Question One: I was talking with an applicant to one of my buildings, and he mentioned that he is a big gun enthusiast and owns many weapons. While I am sure that he possesses these weapons legally, I am not comfortable in allowing this person to move into my building.  Am I legally allowed to deny him, based on this reason?
Answer One: While I am certainly a supporter of the 2nd Amendment to the Constitution, you would be able to deny this applicant the right to lease the premises. While certain types of discrimination are not permissible, gun ownership does not fall into that category.  While governments cannot prevent citizens from owning guns, landlords do have the right to control their property in this aspect.

Question Two: Now that California has voted the right to smoke marijuana for recreational purposes, does that mean landlords will now have to allow this activity in their buildings?
Answer Two: The passage of Proposition 64 legalized the recreational use of marijuana for adults aged 21 years or older. It also allows them to cultivate up to six plants. This has no effect on the right of a landlord to maintain a “No Smoking” environment. Whether it is cigarettes or marijuana, the effects of second-hand smoke can create a health hazard and certainly create a nuisance for other residents. It is imperative that all lease agreements have a “No Smoking” clause. For existing tenancies, a Change of Terms of Tenancy notice should be issued for all month to month tenants.

Question Three: I have a Section 8 tenant in my rent controlled duplex. I noticed one of her windows was broken and she used tape to cover the hole. She has not notified me of the damage, even though I am an owner/occupier and live upstairs from her. Can I bill her for the repair of the window? Thank you for your help.
Answer Three: If your tenant created the damage, she would be responsible for the cost of the repair. You should have the window fixed and present the tenant with the invoice. If she fails to pay, that could be grounds to evict.

Question Four: I have a rent control tenant who has lived in my building for over 25 years. Her rent is very low. Recently, she has brought in another person to live with her, which is in direct violation of her lease agreement. When I confronted her, she informed me that this person is a caregiver and not a roommate. I notice that this person has a full time job, as she leaves every morning and comes home in the evening. Could this violation be used to evict this tenant?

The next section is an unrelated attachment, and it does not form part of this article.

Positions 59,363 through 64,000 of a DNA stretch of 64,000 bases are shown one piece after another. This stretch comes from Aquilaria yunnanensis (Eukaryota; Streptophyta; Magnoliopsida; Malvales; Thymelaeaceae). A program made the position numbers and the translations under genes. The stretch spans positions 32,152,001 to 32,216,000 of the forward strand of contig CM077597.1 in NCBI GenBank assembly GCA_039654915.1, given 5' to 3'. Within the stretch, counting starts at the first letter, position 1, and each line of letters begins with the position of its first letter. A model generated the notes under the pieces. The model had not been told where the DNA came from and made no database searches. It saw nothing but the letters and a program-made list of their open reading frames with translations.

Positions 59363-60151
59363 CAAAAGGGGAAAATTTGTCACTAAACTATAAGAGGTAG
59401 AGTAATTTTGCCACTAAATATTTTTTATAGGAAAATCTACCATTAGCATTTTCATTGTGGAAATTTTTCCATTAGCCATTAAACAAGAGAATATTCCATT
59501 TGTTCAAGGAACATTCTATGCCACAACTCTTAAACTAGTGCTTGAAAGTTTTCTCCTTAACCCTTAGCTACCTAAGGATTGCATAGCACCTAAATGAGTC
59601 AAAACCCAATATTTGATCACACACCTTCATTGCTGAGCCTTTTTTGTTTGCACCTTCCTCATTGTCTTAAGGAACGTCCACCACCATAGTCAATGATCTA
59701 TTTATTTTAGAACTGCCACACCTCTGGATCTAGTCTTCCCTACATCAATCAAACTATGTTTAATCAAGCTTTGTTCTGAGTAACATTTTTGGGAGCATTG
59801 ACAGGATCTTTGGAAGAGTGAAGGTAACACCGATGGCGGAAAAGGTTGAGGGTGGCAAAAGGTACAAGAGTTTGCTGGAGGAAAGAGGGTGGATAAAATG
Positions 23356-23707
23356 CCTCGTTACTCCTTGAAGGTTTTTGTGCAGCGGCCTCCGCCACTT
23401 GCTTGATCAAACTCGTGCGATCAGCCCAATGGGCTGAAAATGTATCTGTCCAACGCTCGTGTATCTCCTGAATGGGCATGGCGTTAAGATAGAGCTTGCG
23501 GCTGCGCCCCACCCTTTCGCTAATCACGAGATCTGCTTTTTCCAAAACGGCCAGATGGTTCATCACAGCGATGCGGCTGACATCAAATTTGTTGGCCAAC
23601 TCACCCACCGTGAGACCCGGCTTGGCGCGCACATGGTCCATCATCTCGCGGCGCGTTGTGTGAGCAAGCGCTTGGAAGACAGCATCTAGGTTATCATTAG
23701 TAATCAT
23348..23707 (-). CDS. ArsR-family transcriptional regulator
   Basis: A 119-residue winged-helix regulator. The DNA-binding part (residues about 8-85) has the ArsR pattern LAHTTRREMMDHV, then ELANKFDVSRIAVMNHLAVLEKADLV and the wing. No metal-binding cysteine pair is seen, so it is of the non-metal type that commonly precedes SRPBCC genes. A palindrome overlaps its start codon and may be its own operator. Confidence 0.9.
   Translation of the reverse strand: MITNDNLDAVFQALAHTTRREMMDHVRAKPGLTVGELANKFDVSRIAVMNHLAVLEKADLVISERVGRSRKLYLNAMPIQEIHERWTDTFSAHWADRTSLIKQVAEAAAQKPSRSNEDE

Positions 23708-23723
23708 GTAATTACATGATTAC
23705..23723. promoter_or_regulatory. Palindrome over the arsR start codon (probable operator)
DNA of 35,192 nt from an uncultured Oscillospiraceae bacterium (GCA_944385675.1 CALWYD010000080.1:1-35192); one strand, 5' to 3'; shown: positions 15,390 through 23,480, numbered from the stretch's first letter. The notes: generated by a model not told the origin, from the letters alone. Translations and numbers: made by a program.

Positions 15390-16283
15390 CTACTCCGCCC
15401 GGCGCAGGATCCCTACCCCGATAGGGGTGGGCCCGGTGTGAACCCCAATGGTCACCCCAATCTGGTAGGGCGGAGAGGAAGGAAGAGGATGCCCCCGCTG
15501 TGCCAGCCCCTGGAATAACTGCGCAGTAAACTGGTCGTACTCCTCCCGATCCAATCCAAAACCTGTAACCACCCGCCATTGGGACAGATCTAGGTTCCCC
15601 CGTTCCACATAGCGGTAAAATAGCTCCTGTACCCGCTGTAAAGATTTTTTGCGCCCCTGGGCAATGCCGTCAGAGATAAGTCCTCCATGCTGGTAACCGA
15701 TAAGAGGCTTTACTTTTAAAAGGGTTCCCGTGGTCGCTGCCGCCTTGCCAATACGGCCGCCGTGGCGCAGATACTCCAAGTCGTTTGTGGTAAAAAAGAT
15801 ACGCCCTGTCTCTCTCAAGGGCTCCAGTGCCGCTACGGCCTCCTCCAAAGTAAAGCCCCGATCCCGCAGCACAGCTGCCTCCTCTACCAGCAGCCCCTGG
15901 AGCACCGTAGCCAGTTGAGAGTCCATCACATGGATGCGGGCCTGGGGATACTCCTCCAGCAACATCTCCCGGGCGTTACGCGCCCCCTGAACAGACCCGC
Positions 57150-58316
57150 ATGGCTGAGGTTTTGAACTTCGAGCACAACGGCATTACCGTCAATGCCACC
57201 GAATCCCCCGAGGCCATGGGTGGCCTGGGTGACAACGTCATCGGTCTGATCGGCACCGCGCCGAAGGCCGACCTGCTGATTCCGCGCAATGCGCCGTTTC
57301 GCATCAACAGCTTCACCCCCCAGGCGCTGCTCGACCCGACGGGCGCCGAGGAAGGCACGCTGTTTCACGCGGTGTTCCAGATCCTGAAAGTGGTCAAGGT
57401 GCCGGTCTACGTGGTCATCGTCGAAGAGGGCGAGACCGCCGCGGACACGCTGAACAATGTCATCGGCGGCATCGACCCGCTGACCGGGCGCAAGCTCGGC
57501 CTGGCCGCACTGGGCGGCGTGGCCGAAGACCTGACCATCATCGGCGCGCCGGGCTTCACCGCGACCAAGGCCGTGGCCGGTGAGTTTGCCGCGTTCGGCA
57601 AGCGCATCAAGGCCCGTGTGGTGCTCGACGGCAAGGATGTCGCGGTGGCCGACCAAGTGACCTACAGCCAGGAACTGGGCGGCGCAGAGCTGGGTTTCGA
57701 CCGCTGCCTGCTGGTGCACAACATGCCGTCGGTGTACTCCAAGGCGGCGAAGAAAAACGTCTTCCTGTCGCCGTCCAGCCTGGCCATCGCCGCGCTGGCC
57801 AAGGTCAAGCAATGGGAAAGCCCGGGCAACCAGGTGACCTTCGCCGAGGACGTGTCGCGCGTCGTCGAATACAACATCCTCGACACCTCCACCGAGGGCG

Answer Four: Regardless of the employment of this additional person, your tenant has the right to have a caregiver. This would not be considered a violation of the lease agreement. Never accept rent directly from this occupant. If your tenant does vacate, you would have the right to evict this person.

Question Five: I own a building in Anaheim. If a tenant has lived in a unit over one year, how much notice must be given to raise rent or to ask the person to vacate?
Answer Five: If the tenant has lived in the building over one year, a 60 Day Notice to terminate the tenancy is required. If less than one year, a 30 day notice would be sufficient. Raising the rent has nothing to do with the length of time a person has been in your building. If you are raising the rent in excess of 10%, in any one year period, a 60 day notice is required. If it is 10% or less, a 30 day notice is required.

Question Six: We have an application from a husband and wife from Brazil. They seem like nice folks but just starting a business. They have no credit, social security card, etc. What suggestions can you give so that we can protect ourselves if we were to rent to them? Thank you.
Answer Six: Being nice folks doesn’t mean that they will be nice as your tenants.  At a minimum, they need a social security number and a credit history.  Many times, persons with horrific credit scores will claim this type of situation.  Look at this as a business and make sure that they have sufficient financial resources to pay your rent, especially if they are just starting a business. Otherwise, it will cost you in the long run to evict them.

Question Seven: I have both rent controlled and non-rent controlled buildings. If my tenants have no security deposit established, can I have them establish a security deposit to continue to live there? If so, is there a limit on how much the security deposit can be? Thank you for your assistance on the matter.
Answer Seven: For rent controlled buildings, you cannot establish a security deposit for existing tenants. If your unit is not subject to rent control, you can establish a security deposit by serving a 30 day change of tenancy. You can ask for a deposit equal to two months of the current rent.

Question Eight: What is the new law regarding registering units for the City of Los Angeles?
Answer Eight: Here we go again with more regulations that just add more burdens to landlords. Under this new bureaucracy, landlords must submit the names of all of their tenants, the current rent they are paying and their contact number. Registration of the unit will not be complete until these forms are submitted.

 

Dennis Block, of Dennis P. Block & Associates can be reached for information on landlord/tenant law or evictions at any of the following offices:  Los Angeles: 323.938.2868, Encino: 818.986.3147, Inglewood: 310.673.2996, Long Beach:  310.434.5000, Ventura: 805.653.7264, Pasadena: 626.798.1014 or Orange: 714.634.8232 or by visiting www.evict123.com. Now, you can also read Dennis Block on Twitter, www.twitter.com/dennisblock or text him at (818) 570-1557.  Get the NEW App for iPhone or Android phones. Search for “EVICT123“.  “Landlord Tenant Radio Weekly Podcasts can be heard at any time at www.EVICT123.com or download the app “EVICT123”.